It is always painful to watch a show you once loved go into an all-too-common downward spiral.
One of the more recent victims of this fall from grace is The Flash, which is currently in the middle of its eighth season on The CW. When the show premiered in 2014 with Grant Gustin as the titular character, it quickly became the network’s highest rated show and one of my personal favorites. Along with Arrow, The Flash launched off a successful franchise of superhero shows that made up a large section of The CW’s programming for almost a decade.
The series also made waves across the general comic book media landscape with the casting of Candice Patton as Iris West. While she wasn’t the first comic book character to be racebent from white to Black, Patton’s success as Iris was undoubtedly influential in the castings of Anna Diop as Starfire in Titans and Zendaya as MJ in the MCU’s Spider-Man franchise. At the show’s peak, The Flash had a decent amount of influence in the comic TV sphere, and it was decently well liked by casual viewers and hardcore fans alike.
It would be unreasonable for anyone to assume that the show’s quality would evade the deterioration that is typical in long-running television series, and indeed The Flash was degrading slowly as the seasons went on. With Arrow taking a sharp nose-dive in quality in the middle of its fourth season, The Flash had a low bar to make it over every year. And for a while, it did. Alas, a TV show can only let its viewers down for so long before they are in a constant state of disappointment, or even worse, apathy.
While Arrow’s fall from grace was something akin to a swan-dive, The Flash’s reads more like the series tripped on their way up a staircase and was never able to regain the footing it once had. The first three seasons of the show are unrecognizable compared to what is on the air now; the show feels like an accidental parody of itself, something that only works if that’s the clear intention of the writers.
At the core of The Flash’s atrophy is one of their best and underutilized characters, the previously mentioned Iris West-Allen. From the get-go, Iris was set up to be a prolific journalist who would eventually end up owning her own media company and collecting at least one Pulitzer on the way there. Four seasons in, Iris had not only not done any of these things, she had quit being a journalist altogether in order to keep Team Flash running while Barry was off getting free therapy in the Speedforce. Candice Patton even said that the show digging deeper into Iris being a journalist was a “lost cause” at a fan convention in 2018. In contrast to Iris’s sidelining, other characters often got to have fully resolved emotional arcs throughout each season, and this in turn made Iris’s presence feel increasingly hollow. Next to Barry, she’s been through the most in the series, but the depth of her trauma is never truly explored. With her emotional journeys effectively abandoned, the promise of her finally getting to be a journalist again near the end of the fourth season was an exciting one, though it ended up being a letdown as well.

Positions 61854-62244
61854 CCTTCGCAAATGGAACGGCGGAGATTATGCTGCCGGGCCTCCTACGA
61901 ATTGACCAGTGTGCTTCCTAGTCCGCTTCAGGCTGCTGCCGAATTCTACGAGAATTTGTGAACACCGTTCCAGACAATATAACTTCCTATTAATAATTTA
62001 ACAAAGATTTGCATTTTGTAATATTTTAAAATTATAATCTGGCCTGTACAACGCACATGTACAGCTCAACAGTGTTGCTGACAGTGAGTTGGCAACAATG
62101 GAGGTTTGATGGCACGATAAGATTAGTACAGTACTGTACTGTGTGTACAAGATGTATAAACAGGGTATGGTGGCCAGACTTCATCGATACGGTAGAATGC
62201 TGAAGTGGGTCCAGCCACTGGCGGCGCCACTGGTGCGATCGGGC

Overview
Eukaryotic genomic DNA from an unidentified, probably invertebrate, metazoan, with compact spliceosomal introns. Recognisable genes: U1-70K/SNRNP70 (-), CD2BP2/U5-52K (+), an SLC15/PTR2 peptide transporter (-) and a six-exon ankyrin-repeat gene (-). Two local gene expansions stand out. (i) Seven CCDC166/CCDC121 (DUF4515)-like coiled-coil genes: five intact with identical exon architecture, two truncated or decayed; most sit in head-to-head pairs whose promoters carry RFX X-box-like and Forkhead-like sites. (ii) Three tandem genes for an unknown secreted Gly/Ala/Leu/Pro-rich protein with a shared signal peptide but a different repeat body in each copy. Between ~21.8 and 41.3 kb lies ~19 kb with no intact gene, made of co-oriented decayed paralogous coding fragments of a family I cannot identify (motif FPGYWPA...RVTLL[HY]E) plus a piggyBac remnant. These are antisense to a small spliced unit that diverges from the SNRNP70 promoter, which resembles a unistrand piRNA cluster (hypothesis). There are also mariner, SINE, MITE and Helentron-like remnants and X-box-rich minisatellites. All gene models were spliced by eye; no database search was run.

Iris’s mistreatment by the writers is tightly intertwined with the more upfront problem of The Flash’s bloated main cast. The last four seasons of the show have featured at least 9 main characters at one time, with the seventh season of the show having a total of 11 (including Danielle Panabaker’s double duty as Caitlin Snow and Killer Frost). Iris’s chances of getting any real emotional development were out the window after Season 5, which was made appallingly clear after every character got a special episode in the front half of Season 6 to process Barry’s impending death except for her, his literal wife. Iris is even snapped at for seemingly not caring about Barry’s death, but that thread goes nowhere, so there was no point in it even happening.